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Several scientific studies have found a link between estrogen and weight gain, especially for women going through menopause. The estrogen found in hormone replacement therapy (HRT) can have several side effects, and weight gain is one of the most common. Estrogen dominance, which is caused by too much estrogen in the body in relation to other hormones, can cause extra pounds to distribute more in the waist region, rather than the hips and thighs, which can increase the risk of heart disease. Additionally, estrogen and weight gain are further connected because estrogen can cause temporary bloating and increased water retention.
Higher than average levels of estrogen and weight gain both generally occur during perimenopause, or the time just before, during, and just after menopause. Both estrogen and progesterone levels decrease around the time of menopause. As a result, the proportion of androgens in the bloodstream increases because the estrogen is no longer available to cancel out the androgens’ effects. Androgens are also responsible for allocating additional weight gain to the middle section of the body, including the stomach and trunk regions.
Hormone fluctuations during menopause sometimes further contribute to an increase in estrogen and weight gain. If a woman’s progesterone levels drop before her estrogen levels or if a woman takes too many estrogen supplements, she can develop estrogen dominance. The increased weight due to water retention is often a temporary side effect of HRT and estrogen supplements, but general hormone fluctuations can greatly interfere with the body’s ability to balance the androgen levels in relation to the estrogen and progesterone levels.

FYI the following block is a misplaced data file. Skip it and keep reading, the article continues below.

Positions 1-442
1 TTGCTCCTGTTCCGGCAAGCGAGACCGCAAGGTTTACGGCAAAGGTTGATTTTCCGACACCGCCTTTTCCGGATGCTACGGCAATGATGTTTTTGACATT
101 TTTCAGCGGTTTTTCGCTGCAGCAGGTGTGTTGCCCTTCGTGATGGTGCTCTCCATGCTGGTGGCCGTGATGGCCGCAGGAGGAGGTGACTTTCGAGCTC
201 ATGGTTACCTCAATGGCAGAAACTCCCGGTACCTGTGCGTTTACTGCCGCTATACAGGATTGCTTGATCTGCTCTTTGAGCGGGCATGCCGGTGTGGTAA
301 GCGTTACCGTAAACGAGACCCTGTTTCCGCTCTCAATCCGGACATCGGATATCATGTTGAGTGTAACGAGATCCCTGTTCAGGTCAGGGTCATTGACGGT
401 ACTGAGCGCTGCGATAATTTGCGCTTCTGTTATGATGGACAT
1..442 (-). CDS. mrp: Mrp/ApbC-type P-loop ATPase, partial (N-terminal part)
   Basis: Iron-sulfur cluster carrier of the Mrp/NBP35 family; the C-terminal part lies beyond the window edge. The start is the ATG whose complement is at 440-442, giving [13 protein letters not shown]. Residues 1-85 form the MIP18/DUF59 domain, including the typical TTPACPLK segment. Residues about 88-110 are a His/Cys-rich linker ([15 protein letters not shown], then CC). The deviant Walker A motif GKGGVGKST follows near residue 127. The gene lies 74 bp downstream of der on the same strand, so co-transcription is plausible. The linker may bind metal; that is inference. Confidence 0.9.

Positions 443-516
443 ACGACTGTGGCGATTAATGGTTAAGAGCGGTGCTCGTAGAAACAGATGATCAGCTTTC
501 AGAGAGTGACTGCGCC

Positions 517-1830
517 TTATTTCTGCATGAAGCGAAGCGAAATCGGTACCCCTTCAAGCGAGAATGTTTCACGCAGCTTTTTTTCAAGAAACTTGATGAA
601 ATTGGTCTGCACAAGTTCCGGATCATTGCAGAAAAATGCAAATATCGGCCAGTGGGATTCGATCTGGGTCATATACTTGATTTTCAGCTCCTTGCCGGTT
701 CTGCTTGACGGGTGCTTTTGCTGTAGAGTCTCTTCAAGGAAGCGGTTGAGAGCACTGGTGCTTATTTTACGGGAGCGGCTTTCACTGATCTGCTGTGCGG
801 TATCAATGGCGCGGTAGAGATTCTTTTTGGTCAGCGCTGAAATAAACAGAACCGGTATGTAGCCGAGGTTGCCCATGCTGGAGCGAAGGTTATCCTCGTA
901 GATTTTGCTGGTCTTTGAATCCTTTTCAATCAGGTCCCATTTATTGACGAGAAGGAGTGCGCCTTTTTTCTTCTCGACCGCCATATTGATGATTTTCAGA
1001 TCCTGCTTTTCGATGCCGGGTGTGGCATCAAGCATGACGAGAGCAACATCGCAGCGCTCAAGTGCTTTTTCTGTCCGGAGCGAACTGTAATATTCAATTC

Estrogen and weight gain are also linked in reverse because weight gain can cause an increase in estrogen levels. Fat cells are continuous producers of estrogen, and a large increase in body fat can also boost the amount of estrogen in the body. This in turn can lead to even more weight gain, exacerbated estrogen dominance, and worsened hormone fluctuations, creating a cycle that is difficult for many women to break.
Metabolic changes in the body can also occur as a result of too much estrogen or sudden weight gain. Extra fat in the middle of the body not only increases the risk of heart disease, but it also contributes to insulin resistance and diabetes. It can be difficult to tell whether hormone fluctuations cause these conditions or whether they are a direct result of them, but the various effects are definitively linked.